News Corporation, which owns Dow Jones, said Lex Fenwick's resignation would take immediate effect, and that he would be replaced by Will Lewis, the executive who was a key player in the internal investigation of the media group’s UK hacking scandal.
Dow Jones has been attempting to compete with Bloomberg in the lucrative business of supplying institutional trading terminals to Wall Street and City workers. Last August it launched DJX, a service aimed at challenging Bloomberg’s dominance of the terminals market.
DJX includes a variety of services such as Factiva and the Dow Jones newswire at a single price point. Some customers are understood to have been furious at being forced to swallow significant price hikes for the bundled product, which has failed to capture the imagination of its target market.
News Corp reported the division had a “modest, negative impact” on its third-quarter revenue. The CEO of News Corp, Robert Thomson, said in a statement on Tuesday that "greater flexibility in its product offerings is likely in the short term". The product was the brainchild of Fenwick, and his resignation is a clear indication that Thomson believes it has been a failure.
“We thank Lex for his time and energy at the helm of Dow Jones, and in particular for his original vision of DJX as an innovative way to integrate content and deliver it to customers in a timely manner,” said Thomson in the statement.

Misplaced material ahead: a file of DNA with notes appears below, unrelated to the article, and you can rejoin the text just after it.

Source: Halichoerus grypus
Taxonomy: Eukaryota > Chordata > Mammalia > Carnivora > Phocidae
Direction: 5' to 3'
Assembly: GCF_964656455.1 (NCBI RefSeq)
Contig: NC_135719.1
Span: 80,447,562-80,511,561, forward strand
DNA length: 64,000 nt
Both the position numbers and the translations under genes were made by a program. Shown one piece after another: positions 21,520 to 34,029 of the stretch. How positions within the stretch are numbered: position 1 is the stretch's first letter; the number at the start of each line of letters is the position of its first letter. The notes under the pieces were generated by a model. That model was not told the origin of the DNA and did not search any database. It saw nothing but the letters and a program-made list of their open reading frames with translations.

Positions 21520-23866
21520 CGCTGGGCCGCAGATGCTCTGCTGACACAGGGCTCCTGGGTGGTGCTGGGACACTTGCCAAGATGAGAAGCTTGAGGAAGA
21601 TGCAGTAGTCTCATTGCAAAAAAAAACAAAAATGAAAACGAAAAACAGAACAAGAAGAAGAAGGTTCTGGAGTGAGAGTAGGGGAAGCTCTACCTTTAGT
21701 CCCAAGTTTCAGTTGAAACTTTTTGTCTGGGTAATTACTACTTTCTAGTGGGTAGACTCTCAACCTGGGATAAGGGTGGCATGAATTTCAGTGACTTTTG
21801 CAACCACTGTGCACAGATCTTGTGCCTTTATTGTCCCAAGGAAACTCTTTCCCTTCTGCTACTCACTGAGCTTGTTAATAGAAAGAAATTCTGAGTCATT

“We’re reviewing the institutional strategy of Dow Jones with an eye towards changes that will deliver even more value to its customers. As part of that, we’re planning improvements to DJX,” he said.
“We will also be redoubling our efforts to develop the Wall Street Journal and its digital properties globally, which continue to serve the world’s most influential readers with the most authoritative news and analysis,” said Thomson.
The company said that Lewis would take over on an interim basis. Lewis joined News Corp in 2010 as group general manager at News International, now News UK. In 2011 he was made a key member of News Corp’s management and standards commission (MSC) an internal task force set up in the wake of the hacking and bribery scandal.
News Corp split its film and TV assets from its publishing division last June and Lewis was appointed chief creative officer of the publishing division.
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